[David had other enemies than those who opposed his regal authority. He complains in another psalm, “Iniquities prevail against me [Note: Psalms 65:3.]:” and he found it exceeding difficult to subdue them. On this account also he used the expressions in the text. He felt himself poor and needy in reference to every thing that he accounted good. He lamented especially his want of wisdom, and strength, and righteousness. Hence he cried, “Open thou mine eyes;” “O give me understanding in the way of godliness!” “Hold thou me up!” “hold up my goings in thy ways, that my footsteps slip not!” “Enter not into judgment with thy servant, O Lord! for in thy sight shall no man living be justified.” Similar to this is the experience of all the saints. All are insufficient of themselves for any thing that is good: and the man who was stripped, and wounded, and left half dead [Note: Luke 10:30.], was but a faint emblem of the man who, feeling in himself innumerable corruptions, is unable to mortify so much as one of them, except as he is aided from above, and strengthened by communications of the Spirit of grace. St. Paul himself lamented his state in reference to this; yea, he even surpassed the Psalmist in his humiliating confessions and mournful complaints [Note: Romans 7:24.].]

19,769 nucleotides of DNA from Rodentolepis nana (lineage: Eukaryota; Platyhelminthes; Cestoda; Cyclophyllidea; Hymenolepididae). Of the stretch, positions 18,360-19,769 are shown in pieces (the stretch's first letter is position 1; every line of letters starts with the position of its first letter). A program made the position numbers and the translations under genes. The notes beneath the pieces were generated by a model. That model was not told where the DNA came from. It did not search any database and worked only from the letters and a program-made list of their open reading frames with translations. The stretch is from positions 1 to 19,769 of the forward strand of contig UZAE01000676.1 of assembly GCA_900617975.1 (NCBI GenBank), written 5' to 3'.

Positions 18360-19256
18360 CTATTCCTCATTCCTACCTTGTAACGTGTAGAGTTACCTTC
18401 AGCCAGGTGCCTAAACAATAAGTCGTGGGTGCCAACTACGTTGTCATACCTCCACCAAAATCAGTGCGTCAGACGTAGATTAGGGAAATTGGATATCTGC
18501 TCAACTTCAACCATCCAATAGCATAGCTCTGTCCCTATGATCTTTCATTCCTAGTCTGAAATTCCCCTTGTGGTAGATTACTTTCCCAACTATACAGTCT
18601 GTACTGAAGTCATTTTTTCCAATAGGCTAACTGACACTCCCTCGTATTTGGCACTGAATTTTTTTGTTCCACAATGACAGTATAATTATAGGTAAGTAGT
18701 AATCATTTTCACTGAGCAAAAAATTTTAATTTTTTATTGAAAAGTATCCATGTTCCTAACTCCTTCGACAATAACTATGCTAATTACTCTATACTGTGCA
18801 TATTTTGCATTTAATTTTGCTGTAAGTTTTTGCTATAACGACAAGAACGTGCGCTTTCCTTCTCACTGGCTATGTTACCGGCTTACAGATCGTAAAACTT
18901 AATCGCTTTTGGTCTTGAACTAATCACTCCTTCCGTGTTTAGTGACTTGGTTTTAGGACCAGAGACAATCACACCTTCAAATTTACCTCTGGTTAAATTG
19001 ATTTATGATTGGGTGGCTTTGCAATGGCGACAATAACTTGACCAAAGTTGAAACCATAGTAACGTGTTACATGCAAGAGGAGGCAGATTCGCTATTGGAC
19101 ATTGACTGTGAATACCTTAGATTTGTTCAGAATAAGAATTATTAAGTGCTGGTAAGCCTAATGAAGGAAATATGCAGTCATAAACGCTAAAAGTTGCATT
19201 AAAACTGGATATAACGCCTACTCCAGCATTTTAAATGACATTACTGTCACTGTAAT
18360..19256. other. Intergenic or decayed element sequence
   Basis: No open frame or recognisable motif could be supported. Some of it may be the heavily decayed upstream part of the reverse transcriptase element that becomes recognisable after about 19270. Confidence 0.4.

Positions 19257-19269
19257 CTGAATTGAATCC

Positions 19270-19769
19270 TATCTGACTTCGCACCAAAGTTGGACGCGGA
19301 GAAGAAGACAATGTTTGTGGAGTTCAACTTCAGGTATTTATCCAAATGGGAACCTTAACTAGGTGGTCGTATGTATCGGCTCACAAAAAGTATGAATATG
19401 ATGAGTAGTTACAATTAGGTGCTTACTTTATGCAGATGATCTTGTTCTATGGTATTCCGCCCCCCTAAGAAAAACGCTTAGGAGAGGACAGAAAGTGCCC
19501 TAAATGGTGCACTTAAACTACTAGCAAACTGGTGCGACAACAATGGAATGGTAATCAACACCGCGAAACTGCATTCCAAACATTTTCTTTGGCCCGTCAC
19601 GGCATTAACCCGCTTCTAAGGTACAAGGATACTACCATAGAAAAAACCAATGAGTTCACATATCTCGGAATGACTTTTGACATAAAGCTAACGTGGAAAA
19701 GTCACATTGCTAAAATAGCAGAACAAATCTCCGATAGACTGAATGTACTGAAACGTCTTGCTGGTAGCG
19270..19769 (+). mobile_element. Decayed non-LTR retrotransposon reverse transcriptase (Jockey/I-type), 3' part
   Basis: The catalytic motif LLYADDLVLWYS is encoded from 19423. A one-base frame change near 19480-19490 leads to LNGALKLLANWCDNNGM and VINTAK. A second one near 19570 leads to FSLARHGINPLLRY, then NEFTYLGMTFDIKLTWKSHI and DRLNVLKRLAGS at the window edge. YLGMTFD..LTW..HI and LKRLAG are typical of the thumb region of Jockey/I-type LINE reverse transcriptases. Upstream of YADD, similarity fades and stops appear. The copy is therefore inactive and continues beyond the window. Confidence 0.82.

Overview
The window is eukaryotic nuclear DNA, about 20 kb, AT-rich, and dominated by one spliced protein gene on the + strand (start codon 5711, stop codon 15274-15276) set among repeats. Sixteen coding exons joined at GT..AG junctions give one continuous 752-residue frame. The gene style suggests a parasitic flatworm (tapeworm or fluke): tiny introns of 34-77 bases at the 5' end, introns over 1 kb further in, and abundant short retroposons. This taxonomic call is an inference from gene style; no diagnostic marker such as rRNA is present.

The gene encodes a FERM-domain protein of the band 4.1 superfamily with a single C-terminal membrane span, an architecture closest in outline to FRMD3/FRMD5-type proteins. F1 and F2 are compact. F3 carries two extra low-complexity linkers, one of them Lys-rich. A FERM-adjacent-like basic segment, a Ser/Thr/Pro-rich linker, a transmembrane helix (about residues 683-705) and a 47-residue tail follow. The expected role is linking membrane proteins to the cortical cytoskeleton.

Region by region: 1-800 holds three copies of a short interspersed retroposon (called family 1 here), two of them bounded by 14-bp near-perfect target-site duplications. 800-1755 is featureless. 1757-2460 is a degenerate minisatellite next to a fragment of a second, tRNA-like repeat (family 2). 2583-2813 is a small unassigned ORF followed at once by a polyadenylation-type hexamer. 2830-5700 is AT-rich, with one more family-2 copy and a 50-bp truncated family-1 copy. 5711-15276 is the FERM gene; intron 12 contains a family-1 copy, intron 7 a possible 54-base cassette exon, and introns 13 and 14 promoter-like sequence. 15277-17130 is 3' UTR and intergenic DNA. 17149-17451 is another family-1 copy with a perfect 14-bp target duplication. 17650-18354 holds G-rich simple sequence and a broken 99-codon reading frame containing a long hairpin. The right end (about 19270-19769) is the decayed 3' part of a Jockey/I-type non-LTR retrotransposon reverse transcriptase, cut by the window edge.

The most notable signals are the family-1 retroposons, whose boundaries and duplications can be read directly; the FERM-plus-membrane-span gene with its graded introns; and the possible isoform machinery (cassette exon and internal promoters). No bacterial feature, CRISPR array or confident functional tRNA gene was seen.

But in the midst of all this, we view with pleasure,


His consolation—

He considered that God’s thoughts were exercised upon him—
[God is not an inattentive observer of any of his creatures: but “his eyes are more especially upon the righteous [Note: Psalms 33:18-19; Psalms 34:15.].” As “his eyes were upon the promised land from one end of the year even to the other [Note: Job 36:7. Deuteronomy 11:12.],” so are they upon his own people in every place and in every age. He says, “I know the thoughts that I think towards you, thoughts of good and not of evil, to give you an expected end [Note: Jeremiah 29:11.].” He thinks of his people with tender compassion—with anxious care—with joyful complacency. How tenderly did he listen to the effusions of Ephraim’s sorrow [Note: Jer 31:18-20 and Hosea 14:8.]! With what anxiety does he sit, as a refiner, to watch the vessel which he is purifying in the furnace, lest it should by any means suffer injury by the process that was intended only for its good [Note: Malachi 3:3.]! With what exultation too does he say, “To this man will I look, even unto him that is poor, and of a contrite spirit;” as though not all the angels in heaven could engage his attention in companion of such a sight! David was sensible, that in the midst of all his spiritual distress he was not forgotten of his God; but that he was, notwithstanding all his unworthiness, an object of his paternal care [Note: He knew it from both his past and present experience, Psalms 31:7. with ver. 5.].]

What comfort must such a consideration afford him!